The next chapter moves away from the pleasant environment of Atlanta University to the decidedly more forsaken, violent, and segregated landscape of the rural South. Du Bois describes the “Black Belt,” an area of rural Georgia with a large poor, black population. He notes that black workers in the area are plagued by debt and haunted by memories of slavery. Indeed, many still live in slave cabins and work in conditions resembling slavery; few own land and a significant proportion pay their rent in cotton, an arrangement that makes paying off debt and owning land virtually impossible.
Du Bois turns his attention to the social interaction between white and black people, which has become increasingly restricted through segregation. Although poor communities of both races often live in proximity to one another, the wealthiest members of each race tend not to interact at all. Yet the lives of members of both races are inevitably bound up together: whites continue to control black people even indirectly, since black people aren’t allowed to vote and are heavily discriminated against within the criminal justice system. Du Bois suggests that racism is likely better solved through ordinary social interaction than through legislation, but in order for this to happen people must first accept that racism is a real and important problem.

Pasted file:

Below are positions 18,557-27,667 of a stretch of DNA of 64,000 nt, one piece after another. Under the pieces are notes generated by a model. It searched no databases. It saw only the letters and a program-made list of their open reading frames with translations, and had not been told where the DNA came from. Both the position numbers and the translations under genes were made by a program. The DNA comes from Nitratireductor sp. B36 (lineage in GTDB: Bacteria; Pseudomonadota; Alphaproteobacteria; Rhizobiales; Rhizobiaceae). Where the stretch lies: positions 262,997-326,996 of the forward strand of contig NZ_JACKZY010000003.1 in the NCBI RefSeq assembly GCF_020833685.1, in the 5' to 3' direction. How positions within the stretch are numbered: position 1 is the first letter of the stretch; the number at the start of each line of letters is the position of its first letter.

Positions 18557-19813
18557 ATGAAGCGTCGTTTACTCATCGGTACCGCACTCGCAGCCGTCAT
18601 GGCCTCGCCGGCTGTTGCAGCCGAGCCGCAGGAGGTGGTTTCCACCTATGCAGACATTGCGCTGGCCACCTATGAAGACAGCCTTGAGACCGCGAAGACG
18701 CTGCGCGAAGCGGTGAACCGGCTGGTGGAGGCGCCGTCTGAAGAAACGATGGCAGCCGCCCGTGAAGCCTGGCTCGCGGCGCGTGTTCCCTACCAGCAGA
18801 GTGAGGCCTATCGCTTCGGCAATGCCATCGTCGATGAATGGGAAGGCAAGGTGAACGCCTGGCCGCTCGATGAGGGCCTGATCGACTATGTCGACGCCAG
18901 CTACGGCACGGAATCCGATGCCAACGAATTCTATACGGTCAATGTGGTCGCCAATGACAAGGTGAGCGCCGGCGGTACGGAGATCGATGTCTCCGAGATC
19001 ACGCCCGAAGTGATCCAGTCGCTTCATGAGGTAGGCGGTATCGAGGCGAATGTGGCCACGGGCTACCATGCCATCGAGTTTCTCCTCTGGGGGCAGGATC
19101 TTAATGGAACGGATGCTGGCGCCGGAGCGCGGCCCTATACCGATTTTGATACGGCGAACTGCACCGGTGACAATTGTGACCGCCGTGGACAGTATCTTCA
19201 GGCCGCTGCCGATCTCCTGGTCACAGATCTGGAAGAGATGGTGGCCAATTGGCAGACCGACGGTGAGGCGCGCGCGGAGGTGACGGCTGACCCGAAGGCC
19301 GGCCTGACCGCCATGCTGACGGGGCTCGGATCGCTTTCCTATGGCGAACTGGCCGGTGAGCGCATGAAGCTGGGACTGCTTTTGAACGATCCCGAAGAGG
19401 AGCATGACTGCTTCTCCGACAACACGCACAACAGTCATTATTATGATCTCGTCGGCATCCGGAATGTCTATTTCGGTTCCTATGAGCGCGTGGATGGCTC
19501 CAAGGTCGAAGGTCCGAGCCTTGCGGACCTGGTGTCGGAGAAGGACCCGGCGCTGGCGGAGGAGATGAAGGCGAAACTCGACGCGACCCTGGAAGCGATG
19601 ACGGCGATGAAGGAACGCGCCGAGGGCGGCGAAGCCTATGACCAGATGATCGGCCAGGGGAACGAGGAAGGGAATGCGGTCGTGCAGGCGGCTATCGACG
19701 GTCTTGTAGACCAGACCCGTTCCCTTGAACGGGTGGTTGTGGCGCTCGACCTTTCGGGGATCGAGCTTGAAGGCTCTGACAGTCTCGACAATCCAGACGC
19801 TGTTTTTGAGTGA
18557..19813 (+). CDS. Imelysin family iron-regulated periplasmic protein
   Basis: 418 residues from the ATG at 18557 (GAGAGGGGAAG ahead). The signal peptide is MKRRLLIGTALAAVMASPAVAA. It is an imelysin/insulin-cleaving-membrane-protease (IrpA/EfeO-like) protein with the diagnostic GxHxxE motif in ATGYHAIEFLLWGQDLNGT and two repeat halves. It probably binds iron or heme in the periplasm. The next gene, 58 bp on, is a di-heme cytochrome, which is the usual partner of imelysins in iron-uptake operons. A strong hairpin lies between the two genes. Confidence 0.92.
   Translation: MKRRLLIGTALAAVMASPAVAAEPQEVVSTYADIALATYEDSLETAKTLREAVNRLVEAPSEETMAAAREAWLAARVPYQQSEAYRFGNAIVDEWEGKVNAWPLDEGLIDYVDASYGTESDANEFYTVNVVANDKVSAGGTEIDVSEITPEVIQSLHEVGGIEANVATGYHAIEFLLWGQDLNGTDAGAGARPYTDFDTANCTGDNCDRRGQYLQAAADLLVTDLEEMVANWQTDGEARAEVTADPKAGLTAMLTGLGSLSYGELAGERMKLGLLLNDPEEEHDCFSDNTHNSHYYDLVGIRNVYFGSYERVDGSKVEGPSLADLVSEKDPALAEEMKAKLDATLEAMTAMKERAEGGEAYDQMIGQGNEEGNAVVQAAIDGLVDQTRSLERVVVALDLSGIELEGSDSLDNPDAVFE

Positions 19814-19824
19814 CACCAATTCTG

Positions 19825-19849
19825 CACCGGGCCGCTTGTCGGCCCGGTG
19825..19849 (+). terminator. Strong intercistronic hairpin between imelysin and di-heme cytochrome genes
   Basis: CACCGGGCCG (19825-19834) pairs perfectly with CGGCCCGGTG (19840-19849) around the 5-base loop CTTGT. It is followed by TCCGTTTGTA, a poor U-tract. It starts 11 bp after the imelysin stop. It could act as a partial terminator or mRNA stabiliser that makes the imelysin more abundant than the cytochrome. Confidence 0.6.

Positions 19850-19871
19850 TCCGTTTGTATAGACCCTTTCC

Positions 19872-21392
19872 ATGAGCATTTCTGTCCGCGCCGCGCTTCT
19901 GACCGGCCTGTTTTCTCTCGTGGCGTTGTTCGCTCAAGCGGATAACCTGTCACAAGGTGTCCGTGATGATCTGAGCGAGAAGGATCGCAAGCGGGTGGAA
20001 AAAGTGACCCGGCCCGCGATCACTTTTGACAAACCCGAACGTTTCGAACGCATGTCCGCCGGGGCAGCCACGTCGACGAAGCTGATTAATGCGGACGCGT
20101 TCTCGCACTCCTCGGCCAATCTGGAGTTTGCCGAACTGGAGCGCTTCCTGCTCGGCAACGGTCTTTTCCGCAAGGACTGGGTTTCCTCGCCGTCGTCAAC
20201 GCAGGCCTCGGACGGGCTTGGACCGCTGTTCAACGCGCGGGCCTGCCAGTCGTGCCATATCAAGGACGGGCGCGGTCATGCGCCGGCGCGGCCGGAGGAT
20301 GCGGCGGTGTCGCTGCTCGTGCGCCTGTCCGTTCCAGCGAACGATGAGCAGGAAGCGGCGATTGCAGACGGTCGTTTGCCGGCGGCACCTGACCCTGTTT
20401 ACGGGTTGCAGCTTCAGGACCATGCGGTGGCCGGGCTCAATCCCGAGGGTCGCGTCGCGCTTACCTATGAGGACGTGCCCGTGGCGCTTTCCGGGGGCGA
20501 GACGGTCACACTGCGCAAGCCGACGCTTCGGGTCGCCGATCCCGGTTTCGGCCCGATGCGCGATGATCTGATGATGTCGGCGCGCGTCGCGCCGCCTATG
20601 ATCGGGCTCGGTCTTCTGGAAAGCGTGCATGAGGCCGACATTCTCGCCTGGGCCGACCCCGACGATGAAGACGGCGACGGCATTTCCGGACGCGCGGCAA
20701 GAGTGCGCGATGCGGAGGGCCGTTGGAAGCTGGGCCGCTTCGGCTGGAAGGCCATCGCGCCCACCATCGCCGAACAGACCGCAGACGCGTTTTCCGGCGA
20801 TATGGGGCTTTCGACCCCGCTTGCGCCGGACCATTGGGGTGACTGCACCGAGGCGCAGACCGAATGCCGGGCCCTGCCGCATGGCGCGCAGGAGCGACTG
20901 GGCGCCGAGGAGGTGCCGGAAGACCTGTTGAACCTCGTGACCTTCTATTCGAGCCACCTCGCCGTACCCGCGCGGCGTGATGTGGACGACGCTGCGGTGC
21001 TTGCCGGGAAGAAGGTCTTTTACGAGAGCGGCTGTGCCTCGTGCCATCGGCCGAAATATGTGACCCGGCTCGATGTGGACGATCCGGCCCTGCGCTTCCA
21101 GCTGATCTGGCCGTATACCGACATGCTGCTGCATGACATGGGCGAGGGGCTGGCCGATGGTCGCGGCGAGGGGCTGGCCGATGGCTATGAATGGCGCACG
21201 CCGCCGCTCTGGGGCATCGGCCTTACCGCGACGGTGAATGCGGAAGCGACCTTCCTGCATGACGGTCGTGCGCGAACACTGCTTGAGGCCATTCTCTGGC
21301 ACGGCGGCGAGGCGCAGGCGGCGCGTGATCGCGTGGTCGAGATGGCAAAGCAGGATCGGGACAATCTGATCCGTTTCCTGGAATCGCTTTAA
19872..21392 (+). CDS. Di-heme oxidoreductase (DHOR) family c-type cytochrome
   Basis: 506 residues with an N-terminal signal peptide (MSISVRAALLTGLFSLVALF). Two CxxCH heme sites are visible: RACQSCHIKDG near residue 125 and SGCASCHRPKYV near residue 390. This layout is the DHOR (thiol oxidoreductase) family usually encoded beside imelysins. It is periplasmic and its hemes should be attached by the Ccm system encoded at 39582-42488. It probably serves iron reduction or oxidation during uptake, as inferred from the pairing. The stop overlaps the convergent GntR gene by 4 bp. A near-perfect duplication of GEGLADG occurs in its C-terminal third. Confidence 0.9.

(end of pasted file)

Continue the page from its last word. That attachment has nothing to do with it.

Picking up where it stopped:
Du Bois then vividly describes a scene at a black church as if from an outsider’s perspective. He explains that through studying the black church, it is possible to gain a comprehensive understanding of the black community, and to connect to the thoughts and feelings of slaves whose lives were left out of the historical record. Having been excluded from the country around them, black people create their own world within the church—a world that provides education, community, governance, and more. Religion serves as both a source of strength and an outlet for the expression of bitterness and sorrow. It also allows African Americans to have faith in a better world to come, whether on Earth or in the afterlife.